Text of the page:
The Concept of Staying True in Hamlet by William Shakespeare

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Staying True
"This above all: to thine own self be true, and it must follow, as the night the day, thou canst not then be false to any man" (Shakespeare 1794). This piece of guidance from Polonius to Laertes will be hard for many of the key players in Hamlet to follow, and will lead to their detriment. Shakespeare uses this advice as a continuous motif that foreshadows what will spread among major players in Hamlet such as: Ophelia, Polonius, Rosencrantz, Guildenstern, Laertes and Hamlet. Many of these characters cause their own self-destruction by following others’ wishes and not being true to their own desires.
Ophelia is a character in Hamlet that is chronically faithful to everyone else but herself. Ophelia is deeply in love with Hamlet, and she is certain that he loves her as well. This is clear from the assertions she makes in Hamlet’s defense: “My lord, he hath importuned me with love in honest fashion. And hath given countenance to his speech, my lord, with almost all the holy vows of heaven” (1795). Ophelia’s downfall emerges when she doubts her own feelings and beliefs about Hamlet, upon instruction and advice from her brother and father. Ophelia, a confident and intelligent woman, begins to rely on others to tell her what to think and how to act. “I do not know, my lord, what I should think” (1795). Upon Polonius request, and going against her own hearts desires, she starts to avoid Hamlet. “No, my good lord, but, as you did command, I did repel his letters and denied his access to me” (1806). By doing what her father advises and wishes Ophelia is no longer capable of making decisions for herself. The loss of Hamlet’s love and the death of her father leave her with confusion and doubts about her future. “Well, Go...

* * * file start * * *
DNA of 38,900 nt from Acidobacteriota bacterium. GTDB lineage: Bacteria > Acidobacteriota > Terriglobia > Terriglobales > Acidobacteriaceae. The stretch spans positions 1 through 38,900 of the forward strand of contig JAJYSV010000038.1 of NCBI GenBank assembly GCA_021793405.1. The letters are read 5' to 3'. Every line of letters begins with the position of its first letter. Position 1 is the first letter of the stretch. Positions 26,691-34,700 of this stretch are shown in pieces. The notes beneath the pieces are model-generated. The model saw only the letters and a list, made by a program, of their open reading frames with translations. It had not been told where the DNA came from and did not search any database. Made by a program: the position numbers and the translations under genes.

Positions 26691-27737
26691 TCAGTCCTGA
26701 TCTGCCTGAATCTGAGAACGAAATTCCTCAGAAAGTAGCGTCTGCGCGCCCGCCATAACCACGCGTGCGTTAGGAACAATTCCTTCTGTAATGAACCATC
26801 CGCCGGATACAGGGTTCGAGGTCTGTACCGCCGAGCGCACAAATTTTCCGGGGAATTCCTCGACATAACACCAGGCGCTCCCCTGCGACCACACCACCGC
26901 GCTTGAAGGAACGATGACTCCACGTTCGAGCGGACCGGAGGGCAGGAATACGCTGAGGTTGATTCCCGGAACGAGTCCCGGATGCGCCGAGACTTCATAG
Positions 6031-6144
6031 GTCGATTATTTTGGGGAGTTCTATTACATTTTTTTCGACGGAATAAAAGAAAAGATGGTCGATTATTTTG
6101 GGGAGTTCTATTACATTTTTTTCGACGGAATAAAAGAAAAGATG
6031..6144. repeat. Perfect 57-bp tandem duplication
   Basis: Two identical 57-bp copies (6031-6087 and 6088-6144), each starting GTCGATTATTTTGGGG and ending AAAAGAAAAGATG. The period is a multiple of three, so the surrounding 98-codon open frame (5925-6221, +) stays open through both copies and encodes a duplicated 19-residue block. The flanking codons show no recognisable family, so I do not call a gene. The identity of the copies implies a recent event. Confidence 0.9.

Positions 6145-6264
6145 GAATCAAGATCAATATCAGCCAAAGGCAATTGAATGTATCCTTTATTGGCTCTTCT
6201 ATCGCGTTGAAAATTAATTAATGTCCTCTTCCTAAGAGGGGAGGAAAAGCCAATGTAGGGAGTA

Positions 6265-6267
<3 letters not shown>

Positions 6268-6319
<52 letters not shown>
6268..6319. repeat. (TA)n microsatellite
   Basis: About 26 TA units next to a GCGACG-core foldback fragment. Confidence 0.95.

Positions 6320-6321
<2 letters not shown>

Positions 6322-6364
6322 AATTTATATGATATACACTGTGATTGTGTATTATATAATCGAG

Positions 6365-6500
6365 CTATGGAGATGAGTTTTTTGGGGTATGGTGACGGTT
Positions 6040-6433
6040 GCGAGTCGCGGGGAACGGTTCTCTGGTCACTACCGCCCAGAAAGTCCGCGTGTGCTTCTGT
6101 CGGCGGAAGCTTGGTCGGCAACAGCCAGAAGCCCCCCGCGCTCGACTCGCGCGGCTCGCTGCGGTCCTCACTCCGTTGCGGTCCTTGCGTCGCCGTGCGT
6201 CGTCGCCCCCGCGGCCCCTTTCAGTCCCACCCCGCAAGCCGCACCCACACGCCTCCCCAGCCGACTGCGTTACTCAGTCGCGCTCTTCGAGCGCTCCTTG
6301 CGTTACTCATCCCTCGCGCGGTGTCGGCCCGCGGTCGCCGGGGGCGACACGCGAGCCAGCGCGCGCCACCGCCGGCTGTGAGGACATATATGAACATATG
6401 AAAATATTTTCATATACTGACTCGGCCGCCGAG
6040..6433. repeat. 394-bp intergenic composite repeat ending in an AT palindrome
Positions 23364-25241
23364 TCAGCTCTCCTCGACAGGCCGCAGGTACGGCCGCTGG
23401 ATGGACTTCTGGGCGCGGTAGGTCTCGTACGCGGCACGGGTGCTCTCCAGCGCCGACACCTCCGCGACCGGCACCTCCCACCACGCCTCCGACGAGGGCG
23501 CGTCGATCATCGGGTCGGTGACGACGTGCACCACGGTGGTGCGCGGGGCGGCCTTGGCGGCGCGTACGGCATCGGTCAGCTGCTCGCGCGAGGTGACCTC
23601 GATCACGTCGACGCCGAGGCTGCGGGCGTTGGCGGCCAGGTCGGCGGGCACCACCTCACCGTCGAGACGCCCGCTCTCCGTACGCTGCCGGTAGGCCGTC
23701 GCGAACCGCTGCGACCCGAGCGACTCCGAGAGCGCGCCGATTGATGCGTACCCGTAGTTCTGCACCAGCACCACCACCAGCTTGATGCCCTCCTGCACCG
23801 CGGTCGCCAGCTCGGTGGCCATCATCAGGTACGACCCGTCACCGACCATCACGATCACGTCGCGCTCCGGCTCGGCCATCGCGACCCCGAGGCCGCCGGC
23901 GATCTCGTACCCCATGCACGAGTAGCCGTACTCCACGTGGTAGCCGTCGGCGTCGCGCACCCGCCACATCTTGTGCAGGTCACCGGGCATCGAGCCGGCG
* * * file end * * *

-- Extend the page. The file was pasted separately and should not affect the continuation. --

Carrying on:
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...decisiveness and internal struggle. Hamlet loses his love, life, and his family, by trying to accomplish the desire of another individual’s need for revenge.
Shakespeare’s Hamlet is a terrific model of what takes place when people prefer to fulfill others requests and plans for their spirits. The major players in Hamlet choose to follow what others request of them, and this leads to their detriment. Since they do not stay true to themselves, they are responsible for their own brutal deaths. From Ophelia to Hamlet, every character became a slave to someone else’s desires and wishes. This ensures they lose all control over their future and places them on the direct path to self-destruction.

Works Cited

Shakespeare, William. Hamlet. The Norton Anthology: World Literature. Vol. I. Ed. John
Bierhorst, et al. New York: W.W. Norton & Co., 2009. 1782-1872. Print.

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